Which, at least, makes the record more fun than Roadsinger. Once again, there is hardly any musical experimentation here, and even the subtle lyrical and atmospheric references to Islamic themes are all but gone — formally, because it is hard to invoke the spirits of Leadbelly and the Prophet at the same time, but substantially, because you do not really have to refer to the tenets of Muslim faith in order to rant and rave about a world gone bad. ʽI Was Raised In Babylonʼ is quite a telling title for the first song on the album: even though the lyrics refer to the actual historical Babylon, taking it as an approximate start for human civilization (and finishing the last verse with, appropriately, a reference to "the Empire on which the sun sat never"), the title by itself gives you Baby­lon as a symbol, and implies that the more it changes, the more it stays the same. This whole record is about Babylon and the harshness of life in it.

To further draw you in with the intrigue, Stevens invites no less than Richard Thompson himself to guest on that first track — you will clearly discern that it is not just Stevens handling the acoustic guitars, but that there's a hand of one real master of the instrument in there somewhere, and all of Richard's fans need this track in their collection: he adds some gorgeous color to the main melody, both with some naughty, flashy arpeggios and tortured «dying dog» string bends that convey a strange mix of sadness and coziness. Beyond that, producer Rick Rubin adds odd sound effects and ghostly harmonies (provided by Tinariwen, a Tuareg band from Mali) that give the track a bit of an otherworldly feel — while at the same time leaving the vocals and guitars safe and sound. It's a quirky arrangement, and it sets a good tone for everything that follows, even if nothing that follows probably lives up what pre­cedes it, and not just because Richard Thompson has left the building.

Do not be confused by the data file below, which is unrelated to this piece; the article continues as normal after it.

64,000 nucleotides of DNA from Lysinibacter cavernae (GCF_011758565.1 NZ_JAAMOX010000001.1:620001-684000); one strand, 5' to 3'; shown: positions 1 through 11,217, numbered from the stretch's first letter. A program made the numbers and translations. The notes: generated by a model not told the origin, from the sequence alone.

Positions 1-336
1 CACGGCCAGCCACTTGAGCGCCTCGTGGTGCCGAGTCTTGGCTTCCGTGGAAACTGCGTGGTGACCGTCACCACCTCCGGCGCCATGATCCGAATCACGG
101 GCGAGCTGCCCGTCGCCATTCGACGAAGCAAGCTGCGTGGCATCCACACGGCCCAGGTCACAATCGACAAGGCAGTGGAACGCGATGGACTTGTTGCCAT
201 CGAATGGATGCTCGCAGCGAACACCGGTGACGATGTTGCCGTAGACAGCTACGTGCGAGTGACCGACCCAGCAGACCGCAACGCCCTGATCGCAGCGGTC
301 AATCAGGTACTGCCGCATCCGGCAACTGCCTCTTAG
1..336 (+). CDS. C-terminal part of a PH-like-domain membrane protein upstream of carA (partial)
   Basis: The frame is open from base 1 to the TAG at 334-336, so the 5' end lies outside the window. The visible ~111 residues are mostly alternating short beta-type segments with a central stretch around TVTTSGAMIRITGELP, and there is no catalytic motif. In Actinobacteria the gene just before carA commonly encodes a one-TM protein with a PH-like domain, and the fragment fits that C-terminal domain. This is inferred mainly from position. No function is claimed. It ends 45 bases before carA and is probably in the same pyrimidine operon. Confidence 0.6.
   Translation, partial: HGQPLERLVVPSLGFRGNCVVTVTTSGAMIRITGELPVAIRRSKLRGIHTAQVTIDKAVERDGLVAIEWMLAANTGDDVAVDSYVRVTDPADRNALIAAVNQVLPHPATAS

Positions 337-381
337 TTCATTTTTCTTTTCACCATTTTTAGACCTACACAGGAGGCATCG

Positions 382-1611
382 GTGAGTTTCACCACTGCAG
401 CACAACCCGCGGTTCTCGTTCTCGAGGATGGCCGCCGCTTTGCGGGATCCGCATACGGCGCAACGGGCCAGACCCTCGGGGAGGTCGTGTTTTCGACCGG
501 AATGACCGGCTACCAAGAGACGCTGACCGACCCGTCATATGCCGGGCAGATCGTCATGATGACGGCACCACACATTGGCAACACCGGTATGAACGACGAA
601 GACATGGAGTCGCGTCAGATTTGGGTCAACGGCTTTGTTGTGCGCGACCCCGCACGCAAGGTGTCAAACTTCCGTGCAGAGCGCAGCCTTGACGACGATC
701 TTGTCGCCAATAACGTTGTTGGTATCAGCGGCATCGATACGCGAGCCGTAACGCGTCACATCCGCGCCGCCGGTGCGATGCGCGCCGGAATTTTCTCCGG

Some of these covers just do not work that well. The surprising choice of Jimmy Reed's ʽBig Boss Manʼ is not even as surprising as the decision to arrange it in a swamp-country-rock fashion, with quietly gritty guitars, shrill harmonicas, and frisky tempos — at least Elvis made it punkish, but this combination simply does not click, because, heck, it's a good soundtrack for whacking alligators down on the bayou, and where the hell do you find big boss men in the bayou? In the same way, the decision to turn ʽYou Are My Sunshineʼ into a gloomy blues-rocker, with grumbly faraway keyboard comets passing over murky guitar jungles, is weird and misguided: the song does nothing good in this tonality, as much as we'd appreciate a healthy musical oxymoron.